New military base could seal fate of Okinawa dugong

Julien Willem/Wikimedia Commons

New military base could seal fate of Okinawa dugong

The Okinawa dugong's days could be numbered. At most 10 of the marine mammals remain in Japan's southernmost prefecture, according to the Nature Conservation Society of Japan (NACS-J). Now, land reclamation needed for a new U.S. Marine Corps air base threatens two of the region's few remaining major beds of seagrass, which dugong depend on, says NACS-J, which has petitioned U.S. Ambassador to Japan Caroline Kennedy for permission to conduct a survey.

Dugong inhabit coastal zones in tropical and semitropical waters of the Indian and Pacific oceans. Populations have been decimated by hunting, habitat loss due to coastal development, and fishing by-catching. The International Union for Conservation of Nature lists the dugong as vulnerable to extinction worldwide. Japan's environment ministry considers the Okinawa dugong, the northernmost population of the species, critically endangered.

The new base offshore of the Henoko district of Nago city in Oura Bay could be the death knell for the Okinawa dugong. One seagrass bed will be covered by the construction, and another will be dredged for sand. In mid-July, the Okinawa Defense Bureau, which is overseeing construction, restricted access to the site to start a drilling survey needed to finalize reclamation plans. NACS-J had planned to have two foreign experts last month examine recently sighted feeding trails, the characteristic paths through seagrass beds dugong create as they uproot and eat the vegetation. But the U.S. Marine Corps denied access to the construction zone, citing safety concerns. So last week NACS-J appealed to Kennedy, emphasizing the scientific nature of their intended survey and asking for her "special attention to and reconsideration on this profound problem."

NACS-J acknowledges that its aim is to stop construction of the base. "It will be very, very hard for the dugong to survive if this project goes on," says Mariko Abe, head of conservation for NACS-J.

The controversy over the new base is just the latest twist in a protracted dispute over the U.S. military presence on Okinawa. Responding to concerns about noise, air pollution, and safety, in 1996 the U.S. and Japanese governments agreed to relocate the current U.S. Marine Corps air base, called Futenma, to the Henoko–Oura Bay site in northern Okinawa. Environmental groups have long opposed the plan, as the construction would destroy a coral reef as well as the two major seagrass beds. Twice in the past month, thousands of demonstrators have marched to the shore near the site demanding construction be halted, and sympathizers in Tokyo staged a protest rally this past Saturday. On 3 September, the Okinawa prefectural assembly adopted a resolution calling for an immediate halt to the drilling survey. The current governor was elected in 2010 on a platform calling for the base to be moved out of Okinawa Prefecture entirely. But late last year he changed his mind and gave the go-ahead for reclamation work. He now faces an antibase rival in a 16 November election.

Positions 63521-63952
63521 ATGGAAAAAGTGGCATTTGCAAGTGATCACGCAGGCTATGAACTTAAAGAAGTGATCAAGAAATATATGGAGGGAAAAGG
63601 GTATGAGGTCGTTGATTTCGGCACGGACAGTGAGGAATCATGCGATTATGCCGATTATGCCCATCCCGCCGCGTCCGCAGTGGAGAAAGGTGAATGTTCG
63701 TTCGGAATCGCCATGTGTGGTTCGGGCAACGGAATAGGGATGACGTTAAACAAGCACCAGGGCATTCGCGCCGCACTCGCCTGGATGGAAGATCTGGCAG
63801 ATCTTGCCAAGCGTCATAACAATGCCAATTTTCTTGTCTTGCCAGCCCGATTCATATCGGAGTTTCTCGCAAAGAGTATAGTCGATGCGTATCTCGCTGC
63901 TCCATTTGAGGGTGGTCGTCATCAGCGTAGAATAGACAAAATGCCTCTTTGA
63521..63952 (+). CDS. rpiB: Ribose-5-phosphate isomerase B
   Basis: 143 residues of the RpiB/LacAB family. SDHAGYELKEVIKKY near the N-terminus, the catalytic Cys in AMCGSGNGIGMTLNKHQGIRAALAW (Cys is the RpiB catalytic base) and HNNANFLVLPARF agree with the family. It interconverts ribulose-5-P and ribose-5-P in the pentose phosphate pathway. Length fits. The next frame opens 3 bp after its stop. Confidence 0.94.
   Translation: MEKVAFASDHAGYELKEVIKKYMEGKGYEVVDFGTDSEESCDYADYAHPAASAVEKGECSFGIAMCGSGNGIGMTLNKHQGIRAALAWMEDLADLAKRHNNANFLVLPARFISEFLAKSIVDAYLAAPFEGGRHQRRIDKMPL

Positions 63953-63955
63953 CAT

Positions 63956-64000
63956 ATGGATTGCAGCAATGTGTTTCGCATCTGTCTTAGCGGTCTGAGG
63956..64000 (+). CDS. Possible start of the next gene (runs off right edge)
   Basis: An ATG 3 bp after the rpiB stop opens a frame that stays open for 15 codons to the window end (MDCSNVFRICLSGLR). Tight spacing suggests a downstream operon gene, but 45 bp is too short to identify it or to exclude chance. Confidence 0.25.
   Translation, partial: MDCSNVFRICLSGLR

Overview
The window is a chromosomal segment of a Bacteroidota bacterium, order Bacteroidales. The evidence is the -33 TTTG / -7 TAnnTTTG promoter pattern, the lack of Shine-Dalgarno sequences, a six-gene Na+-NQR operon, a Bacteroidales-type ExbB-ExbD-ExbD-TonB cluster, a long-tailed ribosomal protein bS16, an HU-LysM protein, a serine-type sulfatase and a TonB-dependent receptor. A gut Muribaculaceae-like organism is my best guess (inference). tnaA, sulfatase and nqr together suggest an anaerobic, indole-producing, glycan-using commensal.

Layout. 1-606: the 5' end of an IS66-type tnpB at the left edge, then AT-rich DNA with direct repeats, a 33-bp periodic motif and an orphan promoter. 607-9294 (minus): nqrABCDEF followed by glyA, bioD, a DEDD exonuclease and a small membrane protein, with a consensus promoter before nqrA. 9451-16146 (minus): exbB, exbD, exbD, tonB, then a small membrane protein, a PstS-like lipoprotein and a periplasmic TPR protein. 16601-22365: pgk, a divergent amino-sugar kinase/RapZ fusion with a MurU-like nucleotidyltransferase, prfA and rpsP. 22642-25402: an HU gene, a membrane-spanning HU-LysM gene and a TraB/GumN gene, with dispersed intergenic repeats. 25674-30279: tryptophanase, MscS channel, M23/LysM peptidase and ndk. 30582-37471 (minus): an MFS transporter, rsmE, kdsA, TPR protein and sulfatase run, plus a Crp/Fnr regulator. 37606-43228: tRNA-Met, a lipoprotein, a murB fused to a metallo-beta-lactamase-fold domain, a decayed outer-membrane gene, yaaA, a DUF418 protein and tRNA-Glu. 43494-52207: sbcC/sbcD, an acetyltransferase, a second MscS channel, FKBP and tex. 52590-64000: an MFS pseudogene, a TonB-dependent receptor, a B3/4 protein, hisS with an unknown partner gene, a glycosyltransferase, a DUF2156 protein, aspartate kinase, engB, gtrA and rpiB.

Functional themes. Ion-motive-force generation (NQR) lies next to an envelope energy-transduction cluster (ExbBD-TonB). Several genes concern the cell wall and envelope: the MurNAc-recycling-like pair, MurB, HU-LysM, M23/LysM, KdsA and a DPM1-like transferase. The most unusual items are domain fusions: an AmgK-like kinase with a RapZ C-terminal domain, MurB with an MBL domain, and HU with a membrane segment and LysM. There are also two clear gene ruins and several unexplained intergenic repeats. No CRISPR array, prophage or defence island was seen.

The U.S. Marine Corps apparently feels that environmental concerns have already been dealt with. In a letter to NACS-J denying the request to enter the restricted waters, C. B. Snyder, deputy commander of the Marine Corps Installation Pacific, wrote: “Our understanding is that Japan studied the potential impacts of the current construction activity under Japanese Environmental Impact Assessment law.” The U.S. embassy press office could not immediately confirm whether Kennedy had received the 16 September NACS-J letter. In the meantime, the Center for Biological Diversity and other U.S. and Japanese environmental groups filed a lawsuit on 31 July in U.S. district court in San Francisco, California, seeking to force the U.S Department of Defense to halt construction.

Okinawa’s dugong may be doomed no matter what. Even if the seagrass beds are preserved, "it's hard to imagine that a population this small is viable, as it is also isolated and at the extreme of its range," says Ellen Hines, who specializes in marine and coastal conservation at San Francisco State University. Nevertheless, she says, "it is against both U.S. and moral conventions for the U.S. military to degrade habitat for this critically endangered species and accelerate its extirpation."

See here for more on conservation science.

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